member of the Northern Ireland Prison Service flute band,
who was the son of a long-serving prison officer.

She denied that he was involved with the LVF.

Miss Murdoch had moved to a £216,500 house in King's Chase
in Lisburn with the help of a government programme after a
bullet was found at her previous residence at Barbour

Police raided her new home in October 2003, damaging two
doors and leaving it unsecured, she claimed.

She was forced to stay at an unoccupied apartment at
Saintfield Mews, which she was trying to sell or let out.
Two men called to see her the following morning but as
police arrived with a search warrant the men escaped
through a window.

Nobody was arrested or convicted in relation to the raids.
Miss Murdoch said that when she asked why the property was
being raided the police "totally ignored" her.

She later received a letter from the Prison Service
informing her that she had been suspended as a result of
the searches and based upon further information from the

Miss Murdoch had been suspended before - in 1999 -
following a search at her home but was then reinstated some
months later.

She said that when she was re-vetted she fully disclosed
her friendship with Mr King and that Prison Service were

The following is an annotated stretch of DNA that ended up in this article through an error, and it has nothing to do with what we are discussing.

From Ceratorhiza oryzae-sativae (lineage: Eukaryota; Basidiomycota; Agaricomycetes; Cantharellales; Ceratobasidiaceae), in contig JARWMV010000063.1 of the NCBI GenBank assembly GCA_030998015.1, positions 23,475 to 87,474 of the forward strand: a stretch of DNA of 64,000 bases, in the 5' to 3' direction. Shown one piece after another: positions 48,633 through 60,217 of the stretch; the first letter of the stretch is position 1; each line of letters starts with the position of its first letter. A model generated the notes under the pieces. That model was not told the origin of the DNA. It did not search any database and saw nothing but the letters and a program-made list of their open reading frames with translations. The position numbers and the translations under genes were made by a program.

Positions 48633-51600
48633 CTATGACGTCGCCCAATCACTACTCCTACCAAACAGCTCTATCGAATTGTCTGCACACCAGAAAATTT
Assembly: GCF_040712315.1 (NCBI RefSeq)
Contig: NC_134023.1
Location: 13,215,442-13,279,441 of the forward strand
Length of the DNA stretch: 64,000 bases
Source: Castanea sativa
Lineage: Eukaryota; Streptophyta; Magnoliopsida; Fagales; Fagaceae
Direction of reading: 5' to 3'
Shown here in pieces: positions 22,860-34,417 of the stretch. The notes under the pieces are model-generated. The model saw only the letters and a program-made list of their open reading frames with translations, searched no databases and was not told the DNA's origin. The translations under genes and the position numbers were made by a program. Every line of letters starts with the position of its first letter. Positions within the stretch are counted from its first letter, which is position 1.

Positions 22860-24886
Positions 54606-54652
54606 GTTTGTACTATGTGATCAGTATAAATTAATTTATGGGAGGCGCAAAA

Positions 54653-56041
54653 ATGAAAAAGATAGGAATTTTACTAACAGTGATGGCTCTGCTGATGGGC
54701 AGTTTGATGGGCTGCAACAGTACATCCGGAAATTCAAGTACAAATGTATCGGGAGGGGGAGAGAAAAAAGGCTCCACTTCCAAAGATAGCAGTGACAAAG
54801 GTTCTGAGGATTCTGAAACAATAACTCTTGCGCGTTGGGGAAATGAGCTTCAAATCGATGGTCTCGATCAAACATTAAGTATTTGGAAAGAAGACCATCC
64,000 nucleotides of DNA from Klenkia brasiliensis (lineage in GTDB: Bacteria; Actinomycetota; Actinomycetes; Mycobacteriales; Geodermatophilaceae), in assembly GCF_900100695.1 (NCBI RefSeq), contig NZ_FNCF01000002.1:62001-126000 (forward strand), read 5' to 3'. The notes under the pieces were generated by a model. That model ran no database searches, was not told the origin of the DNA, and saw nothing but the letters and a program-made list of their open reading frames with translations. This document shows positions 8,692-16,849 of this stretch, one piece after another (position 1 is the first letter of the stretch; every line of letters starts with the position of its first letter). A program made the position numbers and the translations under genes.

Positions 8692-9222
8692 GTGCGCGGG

fully aware of this.

Miss Murdoch said she was never cautioned about her
relationship with Mr King.

The Prison Service told Miss Murdoch after the second
suspension that she had so seriously compromised her
position as to become a security risk.

She said she was devastated when dismissed from the £31,000
a year post.

"I was actually suicidal at that stage," she said.

The case continues.


'People Will Definitely Die'

Guantanamo inmates resolute in 2nd month of hunger strike -
13 are being force-fed - to protest conditions

By Letta Tayler
Staff Writer
September 10, 2005

Scores or even hundreds of inmates at the U.S. military
base in Guantanamo Bay are entering the second month of a
hunger strike that has led to the hospitalization of at
least 15 prisoners, the Pentagon and defense lawyers said